Are Big Four Audits in ASEAN Countries of Higher Quality than Non-Big Four Audits?
Asia-Pacific Journal of Accounting and Economics, Vol. 11, No. 2, December 2004
Posted: 9 Aug 2004
We investigate whether reputation concerns provides sufficient incentive for Big Four auditors to provide higher quality audits in ASEAN (Association of South East Asian Nations) countries where litigation exposure is low or nonexistent. We proxy audit quality based on the quality of reported earnings (earnings conservatism) to examine whether Big Four auditors provided higher quality audits (relative to non-big Four auditors) during 1990-96. To neutralize the potential confounding effects of cross-border differences, we investigate the relative quality of Big Four vs. non-Big Four audits within each country separately so that each country serves as its own control.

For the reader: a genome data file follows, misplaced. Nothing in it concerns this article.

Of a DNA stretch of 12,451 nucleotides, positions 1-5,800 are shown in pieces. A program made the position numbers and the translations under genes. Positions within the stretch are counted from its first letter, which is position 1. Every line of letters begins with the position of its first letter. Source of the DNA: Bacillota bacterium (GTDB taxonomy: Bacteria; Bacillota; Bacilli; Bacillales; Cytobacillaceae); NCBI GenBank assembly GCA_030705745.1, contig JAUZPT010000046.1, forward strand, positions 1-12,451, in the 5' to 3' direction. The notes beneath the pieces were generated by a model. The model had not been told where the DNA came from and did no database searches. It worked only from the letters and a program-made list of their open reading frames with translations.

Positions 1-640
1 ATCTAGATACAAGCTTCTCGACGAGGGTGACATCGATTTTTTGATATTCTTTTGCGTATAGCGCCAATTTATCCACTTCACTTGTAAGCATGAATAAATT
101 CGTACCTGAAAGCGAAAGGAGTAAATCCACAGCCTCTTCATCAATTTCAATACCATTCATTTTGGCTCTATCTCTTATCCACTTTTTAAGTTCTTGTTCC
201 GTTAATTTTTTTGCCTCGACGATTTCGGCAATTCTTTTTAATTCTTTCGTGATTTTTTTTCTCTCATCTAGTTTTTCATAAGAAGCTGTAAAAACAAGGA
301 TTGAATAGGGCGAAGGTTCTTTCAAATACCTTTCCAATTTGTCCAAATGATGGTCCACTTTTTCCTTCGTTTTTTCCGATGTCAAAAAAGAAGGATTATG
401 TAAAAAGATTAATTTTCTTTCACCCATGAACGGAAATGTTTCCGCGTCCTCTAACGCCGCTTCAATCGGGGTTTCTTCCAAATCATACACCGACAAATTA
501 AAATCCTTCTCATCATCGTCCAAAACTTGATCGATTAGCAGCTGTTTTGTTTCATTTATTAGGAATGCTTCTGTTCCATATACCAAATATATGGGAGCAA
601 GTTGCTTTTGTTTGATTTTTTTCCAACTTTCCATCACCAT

Our results suggest that although both Big Four and non-Big Four auditees report conservative earnings in all countries, only in the US do Big Four auditees report more conservative earnings than non-Big Four auditees. Thus, although the World Bank and UNCTAD (1999) did not express concerns about Big Four audit quality in emerging markets until 1999, the evidence suggests that the Big Four were not providing higher quality audits in ASEAN countries even prior to the 1997 Asian financial crisis. Our findings are interesting in the context of the ongoing globalization of capital markets in which cross-border investors in emerging markets, separated from corporate management not only geographically but oftentimes culturally and linguistically, are presumed to rely on a brand name Big Four audit to provide enhanced assurance on financial statements.
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